Item three: The motor had a massive air leak. It turned
out that it wasn’t from a crank seal but from a small crack
in the center case.
Item three: The fold-over washer that secures the clutch
nut was unmolested. It had been folded over at the factory
and never touched again. Even a careful mechanic massacres that washer after a few visits. This means the clutch
had never been off and the cases never split.
Item four: The subframe was broken near the front and
Item five: There were almost no aftermarket parts. The
levers and every nut and bolt were original. All the rubber
grommets and all the special fasteners were Honda parts.
So, here are the results of my investigation. There were
at least two previous owners who were complete oppo-
sites. The first
owner was an
old guy who had
it serviced by
the dealer. He’s
the one who had
installed and insisted on original parts. When a rock hit
the cases, the dealer gave him a repair estimate that was
pretty high. By then, the bike was old and he didn’t ride
much, so he sold it cheap. There could have been a few
more owners in the next years, but eventually it fell into
criminal hands. That guy just didn’t care. He was oblivious
to the air leak. He smoked the rear tire, and he looped out
on a regular basis. He rode it almost every day but only on
pavement. With no real load on the engine, it kept running,
despite the crack in the cases. He never, ever worked on
it, aside from hasty crash repairs. My conclusion—it was
the perfect find. The fact that the last owner didn’t work on
it was the best news of all. Nothing destroys a bike more
than a bad mechanic. Now, it’s my turn to leave a mark on
the bike’s forensic record. I promise to be good. ❑
The 1995 Honda CR250R was a crime scene. That much was clear. The most obvious clue was the rear tire. It looked like it had the rubber equivalent
of male-pattern baldness—smooth and shiny in the middle
with cracked, burned knobs on the sides. Under the rear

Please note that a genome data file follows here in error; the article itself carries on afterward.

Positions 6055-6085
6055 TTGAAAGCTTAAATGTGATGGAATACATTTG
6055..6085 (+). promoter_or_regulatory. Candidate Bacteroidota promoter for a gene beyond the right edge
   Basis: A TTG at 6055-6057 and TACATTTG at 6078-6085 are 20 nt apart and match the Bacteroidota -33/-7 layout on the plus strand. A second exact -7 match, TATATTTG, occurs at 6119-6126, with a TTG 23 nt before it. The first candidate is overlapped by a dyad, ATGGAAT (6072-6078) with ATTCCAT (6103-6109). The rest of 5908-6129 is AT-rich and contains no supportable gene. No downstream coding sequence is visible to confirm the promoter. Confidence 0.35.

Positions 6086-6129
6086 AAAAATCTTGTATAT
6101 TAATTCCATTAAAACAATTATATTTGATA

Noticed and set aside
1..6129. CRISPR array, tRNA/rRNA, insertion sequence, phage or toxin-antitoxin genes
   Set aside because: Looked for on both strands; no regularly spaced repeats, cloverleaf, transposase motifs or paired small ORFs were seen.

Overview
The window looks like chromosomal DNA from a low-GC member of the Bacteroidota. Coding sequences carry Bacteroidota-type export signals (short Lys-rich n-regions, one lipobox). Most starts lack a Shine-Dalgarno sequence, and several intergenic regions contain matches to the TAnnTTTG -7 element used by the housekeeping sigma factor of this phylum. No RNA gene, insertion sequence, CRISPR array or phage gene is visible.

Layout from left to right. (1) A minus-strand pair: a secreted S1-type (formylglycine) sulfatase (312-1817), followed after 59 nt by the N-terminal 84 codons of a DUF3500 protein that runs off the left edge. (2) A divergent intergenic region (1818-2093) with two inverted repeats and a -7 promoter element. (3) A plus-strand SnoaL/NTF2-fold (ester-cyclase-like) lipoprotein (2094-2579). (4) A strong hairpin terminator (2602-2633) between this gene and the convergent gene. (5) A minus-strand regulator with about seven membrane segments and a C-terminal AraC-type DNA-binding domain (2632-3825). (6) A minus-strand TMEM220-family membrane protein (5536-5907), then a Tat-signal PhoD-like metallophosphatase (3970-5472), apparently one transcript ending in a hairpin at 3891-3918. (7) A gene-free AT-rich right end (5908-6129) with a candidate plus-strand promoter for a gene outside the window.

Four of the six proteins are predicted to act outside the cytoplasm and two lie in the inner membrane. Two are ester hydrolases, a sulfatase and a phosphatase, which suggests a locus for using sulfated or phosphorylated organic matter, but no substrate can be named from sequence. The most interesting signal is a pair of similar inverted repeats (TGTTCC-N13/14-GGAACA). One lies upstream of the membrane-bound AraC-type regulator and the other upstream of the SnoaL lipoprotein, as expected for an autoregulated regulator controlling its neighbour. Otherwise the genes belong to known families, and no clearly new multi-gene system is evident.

fender, there were faint deposits of rubber. The bike had
been ridden for years on the street. That’s no crime against
machinery, only against authority. What made it criminal
in my mind was the obvious lack of regard for the bike.
Wearing a tire down that far has “I don’t care” written all
over it. The same was true of the rear brake pads, which
were worn all the way to the metal. Further evidence was
the presence of clear and obvious loop-out carnage. The
rear fender was broken off. The left footpeg was ground
down, and the muffler end cap was flattened. The picture
was clear—the bike had spent the last few years being ridden around a local neighborhood in the high desert where
a kid used it for wheelies and burn-outs. It was not a fitting
end for such a fine motorcycle.
I bought it, of course. I always seem to buy crime victims.
Sometimes I can save them, sometimes not. In this case,
my motive was the District 37 FMF Big 6 series. This is a
very well-attended series of races in Southern California,
Nevada and Arizona, and it has a class for “Evo” bikes.
Evo bikes, by District 37 rules, were manufactured between
1986 and 1995, and they get to ride in the second race of
the day. My regular class is the fourth race of the day, so I
use the Evo class to practice and get to know the course.
Then there’s a nice break before I go out again. That was
my thinking last year, but in the course of doing the whole
series, the old bike class became more and more important. By the end of the year, my 1988 KDX200 would no
longer do. What would be the most competitive bike of all
for a class that limits the vintage to pre-1995 bikes? A 1995
Honda CR250R! Honda
was pretty much on top
of its game back then.
My friend Bob Casper
still rides a 1996 version
and swears it’s competitive with modern bikes.
I put him on the case, and he found the high-desert crime
My initial crime scene investigation was admittedly superficial. Once I started taking the bike apart, I came across
more clues about the bike’s previous life. It was like a 220-
pound rolling jigsaw puzzle. Some pieces just didn’t seem
to fit together.
Item one: The cylinder walls were absolutely clean. No
scores, no evidence of dirt and not much carbon in the
power valve. The rings, on the other hand, were completely
worn out. I didn’t have a feeler gauge big enough to measure the end gap. It looked like it might have been the original piston.
Item two: The front and rear tires matched, and the rubber center strap was still in the rim. It was very likely they
were replaced at the same time at a dealership.
Crime scene mechanic
“Wearing a tire down that far has ‘I don’t care’ written all over it.”
Photo: Mark Kariya
By Ron Lawson